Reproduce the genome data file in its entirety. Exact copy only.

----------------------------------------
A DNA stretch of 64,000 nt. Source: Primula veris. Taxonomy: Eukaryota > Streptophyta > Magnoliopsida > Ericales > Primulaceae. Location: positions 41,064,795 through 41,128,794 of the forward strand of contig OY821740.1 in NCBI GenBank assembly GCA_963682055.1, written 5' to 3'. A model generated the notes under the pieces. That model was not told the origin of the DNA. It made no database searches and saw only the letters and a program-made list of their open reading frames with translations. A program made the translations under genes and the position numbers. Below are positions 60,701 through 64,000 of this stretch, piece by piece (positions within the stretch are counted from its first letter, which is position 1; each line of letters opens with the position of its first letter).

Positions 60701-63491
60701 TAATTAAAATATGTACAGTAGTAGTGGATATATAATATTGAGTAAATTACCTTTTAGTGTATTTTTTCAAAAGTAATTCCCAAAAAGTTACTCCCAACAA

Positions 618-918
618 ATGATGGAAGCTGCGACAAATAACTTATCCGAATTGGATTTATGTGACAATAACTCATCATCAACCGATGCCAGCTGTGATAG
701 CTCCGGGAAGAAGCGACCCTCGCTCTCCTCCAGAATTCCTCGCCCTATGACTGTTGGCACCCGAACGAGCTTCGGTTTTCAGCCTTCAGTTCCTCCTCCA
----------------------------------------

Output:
A DNA stretch of 64,000 nt. Source: Primula veris. Taxonomy: Eukaryota > Streptophyta > Magnoliopsida > Ericales > Primulaceae. Location: positions 41,064,795 through 41,128,794 of the forward strand of contig OY821740.1 in NCBI GenBank assembly GCA_963682055.1, written 5' to 3'. A model generated the notes under the pieces. That model was not told the origin of the DNA. It made no database searches and saw only the letters and a program-made list of their open reading frames with translations. A program made the translations under genes and the position numbers. Below are positions 60,701 through 64,000 of this stretch, piece by piece (positions within the stretch are counted from its first letter, which is position 1; each line of letters opens with the position of its first letter).

Positions 60701-63491
60701 TAATTAAAATATGTACAGTAGTAGTGGATATATAATATTGAGTAAATTACCTTTTAGTGTATTTTTTCAAAAGTAATTCCCAAAAAGTTACTCCCAACAA

Positions 618-918
618 ATGATGGAAGCTGCGACAAATAACTTATCCGAATTGGATTTATGTGACAATAACTCATCATCAACCGATGCCAGCTGTGATAG
701 CTCCGGGAAGAAGCGACCCTCGCTCTCCTCCAGAATTCCTCGCCCTATGACTGTTGGCACCCGAACGAGCTTCGGTTTTCAGCCTTCAGTTCCTCCTCCA